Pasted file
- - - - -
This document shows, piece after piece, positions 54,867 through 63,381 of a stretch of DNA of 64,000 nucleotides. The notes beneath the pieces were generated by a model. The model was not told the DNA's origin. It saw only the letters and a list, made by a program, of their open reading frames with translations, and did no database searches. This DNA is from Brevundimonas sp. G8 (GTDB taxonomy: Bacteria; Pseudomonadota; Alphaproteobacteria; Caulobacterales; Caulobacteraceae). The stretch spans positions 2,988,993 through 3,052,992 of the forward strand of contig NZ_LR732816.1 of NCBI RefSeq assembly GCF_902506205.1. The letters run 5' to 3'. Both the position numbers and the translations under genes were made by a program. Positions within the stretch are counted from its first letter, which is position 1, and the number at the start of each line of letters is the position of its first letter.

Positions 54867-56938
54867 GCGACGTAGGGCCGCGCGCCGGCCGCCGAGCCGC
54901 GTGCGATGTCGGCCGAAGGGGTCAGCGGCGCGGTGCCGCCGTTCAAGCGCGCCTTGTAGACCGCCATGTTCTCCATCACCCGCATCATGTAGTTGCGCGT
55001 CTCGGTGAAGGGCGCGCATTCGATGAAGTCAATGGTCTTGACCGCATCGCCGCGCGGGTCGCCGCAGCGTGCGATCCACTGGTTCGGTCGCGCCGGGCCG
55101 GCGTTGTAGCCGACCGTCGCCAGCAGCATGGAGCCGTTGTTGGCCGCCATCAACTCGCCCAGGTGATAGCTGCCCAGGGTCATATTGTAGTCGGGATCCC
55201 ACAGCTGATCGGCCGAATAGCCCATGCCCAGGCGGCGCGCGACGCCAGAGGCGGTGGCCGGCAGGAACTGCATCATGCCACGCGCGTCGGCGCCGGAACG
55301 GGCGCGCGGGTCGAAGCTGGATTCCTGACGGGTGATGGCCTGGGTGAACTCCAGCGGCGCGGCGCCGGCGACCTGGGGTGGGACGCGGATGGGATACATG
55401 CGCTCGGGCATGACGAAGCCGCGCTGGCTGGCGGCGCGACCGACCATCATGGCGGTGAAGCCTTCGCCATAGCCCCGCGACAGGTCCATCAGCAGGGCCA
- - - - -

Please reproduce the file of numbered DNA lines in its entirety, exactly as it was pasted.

This document shows, piece after piece, positions 54,867 through 63,381 of a stretch of DNA of 64,000 nucleotides. The notes beneath the pieces were generated by a model. The model was not told the DNA's origin. It saw only the letters and a list, made by a program, of their open reading frames with translations, and did no database searches. This DNA is from Brevundimonas sp. G8 (GTDB taxonomy: Bacteria; Pseudomonadota; Alphaproteobacteria; Caulobacterales; Caulobacteraceae). The stretch spans positions 2,988,993 through 3,052,992 of the forward strand of contig NZ_LR732816.1 of NCBI RefSeq assembly GCF_902506205.1. The letters run 5' to 3'. Both the position numbers and the translations under genes were made by a program. Positions within the stretch are counted from its first letter, which is position 1, and the number at the start of each line of letters is the position of its first letter.

Positions 54867-56938
54867 GCGACGTAGGGCCGCGCGCCGGCCGCCGAGCCGC
54901 GTGCGATGTCGGCCGAAGGGGTCAGCGGCGCGGTGCCGCCGTTCAAGCGCGCCTTGTAGACCGCCATGTTCTCCATCACCCGCATCATGTAGTTGCGCGT
55001 CTCGGTGAAGGGCGCGCATTCGATGAAGTCAATGGTCTTGACCGCATCGCCGCGCGGGTCGCCGCAGCGTGCGATCCACTGGTTCGGTCGCGCCGGGCCG
55101 GCGTTGTAGCCGACCGTCGCCAGCAGCATGGAGCCGTTGTTGGCCGCCATCAACTCGCCCAGGTGATAGCTGCCCAGGGTCATATTGTAGTCGGGATCCC
55201 ACAGCTGATCGGCCGAATAGCCCATGCCCAGGCGGCGCGCGACGCCAGAGGCGGTGGCCGGCAGGAACTGCATCATGCCACGCGCGTCGGCGCCGGAACG
55301 GGCGCGCGGGTCGAAGCTGGATTCCTGACGGGTGATGGCCTGGGTGAACTCCAGCGGCGCGGCGCCGGCGACCTGGGGTGGGACGCGGATGGGATACATG
55401 CGCTCGGGCATGACGAAGCCGCGCTGGCTGGCGGCGCGACCGACCATCATGGCGGTGAAGCCTTCGCCATAGCCCCGCGACAGGTCCATCAGCAGGGCCA